- Development teams may not work closely with any of the above organizations. They are typically incented to deliver new functionality as quickly as possible and have little say in extending deadlines to address quality or user experience issues. In some cases they may not even work closely with product management, due to pressure to focus on completing development tasks on current projects.
- Another contributing factor is the lack of shared vision on user experience or other best practices within vendor organizations. Due to the size of ERP projects, many vendors have specialized product teams focused on each functional module, working with limited oversight. This means modules created by teams often fail to integrate well, creating usability issues that impair efficient collaboration among a customer’s functional divisions and even design problems at the enterprise level. It also results in a new twist on the “it’s not my department” problem when it comes to the UI design.
- When a product team member in a vendor organization, a user experience advocate in the partner or customer ecosystem, or an industry analyst tries to work with others to resolve user experience issues, the functional separation makes this difficult. The end result is that ERP systems often look like they were designed by developers using different requirements, instead of a consistent, unified system. Efforts within vendor companies, customers, and the ecosystem as a whole are often uncoordinated. Interacting with other stakeholders requires navigating an ecosystem filled with individuals and organizations that have conflicting priorities.
Recognizing Enterprise Software Is Different
Jeff Conklin recently wrote an article in Rotman Magazine advocating a “design approach” to solve so called “wicked problems.” Wicked problems:
- Are complex problems that lack a clear definition agreed upon among the multiple stakeholders
- Lack a binary-like state of success for any given point in time (only some type of optimal state)
- Are unique enough to be unsolvable by commonly known methods
- Require experimentation on many dimensions in order to make progress.
This sounds a lot like enterprise software to most of us who have worked on it.
What can we do?
We need to recognize that designing usable enterprise software is different. In the past, most enterprise companies have been attempting to apply methods derived from consumer product design without much modification. Just testing representative individual users in a usability lab is not sufficient.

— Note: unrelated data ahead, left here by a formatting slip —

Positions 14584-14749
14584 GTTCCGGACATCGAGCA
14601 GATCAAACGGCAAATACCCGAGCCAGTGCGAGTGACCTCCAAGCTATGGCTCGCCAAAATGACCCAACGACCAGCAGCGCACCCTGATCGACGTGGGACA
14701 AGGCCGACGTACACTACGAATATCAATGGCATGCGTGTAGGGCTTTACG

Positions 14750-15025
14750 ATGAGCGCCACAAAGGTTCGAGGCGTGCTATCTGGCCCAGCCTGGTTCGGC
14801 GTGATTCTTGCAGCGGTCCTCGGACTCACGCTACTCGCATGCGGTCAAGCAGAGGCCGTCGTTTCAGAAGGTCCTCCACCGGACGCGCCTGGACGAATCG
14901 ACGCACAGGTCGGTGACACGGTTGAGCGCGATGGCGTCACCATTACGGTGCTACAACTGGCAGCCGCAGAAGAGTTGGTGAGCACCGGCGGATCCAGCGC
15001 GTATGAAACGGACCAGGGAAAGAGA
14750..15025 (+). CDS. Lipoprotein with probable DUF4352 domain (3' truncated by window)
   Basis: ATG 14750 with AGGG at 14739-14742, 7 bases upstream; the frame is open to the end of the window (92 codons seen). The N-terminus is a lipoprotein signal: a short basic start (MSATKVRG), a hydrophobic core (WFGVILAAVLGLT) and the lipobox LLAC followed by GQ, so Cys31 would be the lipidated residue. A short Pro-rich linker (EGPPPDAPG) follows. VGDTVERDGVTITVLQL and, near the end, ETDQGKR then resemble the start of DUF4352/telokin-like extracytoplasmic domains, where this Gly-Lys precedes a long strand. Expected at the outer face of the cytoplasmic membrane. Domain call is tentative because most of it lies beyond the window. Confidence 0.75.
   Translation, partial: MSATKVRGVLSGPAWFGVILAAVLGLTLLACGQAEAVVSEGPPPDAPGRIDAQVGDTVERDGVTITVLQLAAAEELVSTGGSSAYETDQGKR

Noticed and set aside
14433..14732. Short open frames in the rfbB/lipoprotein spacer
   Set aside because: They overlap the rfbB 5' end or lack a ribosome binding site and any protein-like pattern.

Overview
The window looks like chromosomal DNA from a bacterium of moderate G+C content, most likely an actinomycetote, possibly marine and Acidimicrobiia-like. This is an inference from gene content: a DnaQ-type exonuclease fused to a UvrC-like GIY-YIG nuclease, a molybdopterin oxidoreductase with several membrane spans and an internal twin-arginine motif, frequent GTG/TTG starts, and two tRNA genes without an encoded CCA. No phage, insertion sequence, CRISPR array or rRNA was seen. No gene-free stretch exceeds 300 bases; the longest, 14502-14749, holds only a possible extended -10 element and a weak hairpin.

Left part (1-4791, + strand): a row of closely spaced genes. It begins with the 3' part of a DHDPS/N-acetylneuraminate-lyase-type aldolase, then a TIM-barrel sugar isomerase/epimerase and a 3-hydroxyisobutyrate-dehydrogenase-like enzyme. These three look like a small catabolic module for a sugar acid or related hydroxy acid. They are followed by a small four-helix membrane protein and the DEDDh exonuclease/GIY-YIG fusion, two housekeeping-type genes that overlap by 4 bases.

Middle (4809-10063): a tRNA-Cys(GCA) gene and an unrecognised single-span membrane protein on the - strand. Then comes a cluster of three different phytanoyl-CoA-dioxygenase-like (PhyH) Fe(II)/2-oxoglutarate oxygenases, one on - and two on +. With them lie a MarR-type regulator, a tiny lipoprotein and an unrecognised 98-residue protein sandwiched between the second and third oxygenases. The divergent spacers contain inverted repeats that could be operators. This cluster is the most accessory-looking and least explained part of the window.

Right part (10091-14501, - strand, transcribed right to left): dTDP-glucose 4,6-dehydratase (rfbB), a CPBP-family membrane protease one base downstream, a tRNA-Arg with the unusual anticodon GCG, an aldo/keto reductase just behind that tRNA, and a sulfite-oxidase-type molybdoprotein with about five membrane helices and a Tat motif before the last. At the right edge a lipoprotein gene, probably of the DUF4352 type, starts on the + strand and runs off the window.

- Individual users
- Groups of users
- The enterprise
Standard lab testing misses group- and enterprise-level usability issues, as well as the impact of test data versus real data in these studies. User experience professionals working on ERP systems need to explore methods that overcome these problems.
Some Promising Directions
The Common Industry Format (CIF) effort was a significant step forward. It started a dialog among vendors and enterprises. However, almost ten years after it was proposed, most IT organizations and industry analysts remain largely ignorant about user research methods, including summative testing. According to the Standish Group, only 40 percent of IT organizations measure the success of the systems they deploy. ERP customers should be asking for CIF data, and analysts should be publishing reports discussing CIF study findings. Customers should be asking why vendors have not sent someone out to discuss studies measuring the usability of the latest updates to their ERP systems. Industry analysts should start asking about this kind of data, rather than acting as extensions of ERP marketing departments to push further investments in IT.
Another step in the right direction, vendors have started focusing more on ethnographic studies of enterprises that specifically focus on workgroup and enterprise level factors in addition to end-users. Studies of this type take time and planning, but they provide valuable data for designing ERP systems. Even more important than any particular design improvements identified in these studies is the shared context they help develop among stakeholders. Progress is being made, but until everyone in the ERP ecosystem is familiar and supportive of this type of work, there remains significant room for improvement. Success looks something like this: CIOs start asking vendors why they haven’t seen someone studying ERP use at their company, and asking about the findings of those studies.
The most promising trend is the increasing use of customer advisory programs. Such efforts address the lack of alignment among the stakeholders in the enterprise ecosystem, a key barrier to improving designs. Any increase in dialog will help create shared vision of both the problem and how to make progress. While these efforts are often restricted to a small vocal set of customers, it is certainly a step in the right direction. Ideally these programs would be run as working groups, focusing on resolving issues identified by other methods including, but not limited to, low user satisfaction scores, low scores on CIF defined measures of deployed ERP systems, and usage data collected from large numbers of customers.
What can usability professionals—many of whom work in customer and vendor organizations—do to make a difference? One way to help would be to prioritize the discussion of enterprise user experience within our profession. We can also highlight the efforts of vendors as well as user experience professionals who work for forward-thinking ERP customers.
Usability professionals might also consider starting an outreach program targeting executives who make IT purchasing decisions with the goal of educating them in regards to the impact of poor usability on worker satisfaction, organizational efficiency, and more importantly, corporate profit margins. If we can convince them that user experience knowledge can impact their business, they will listen.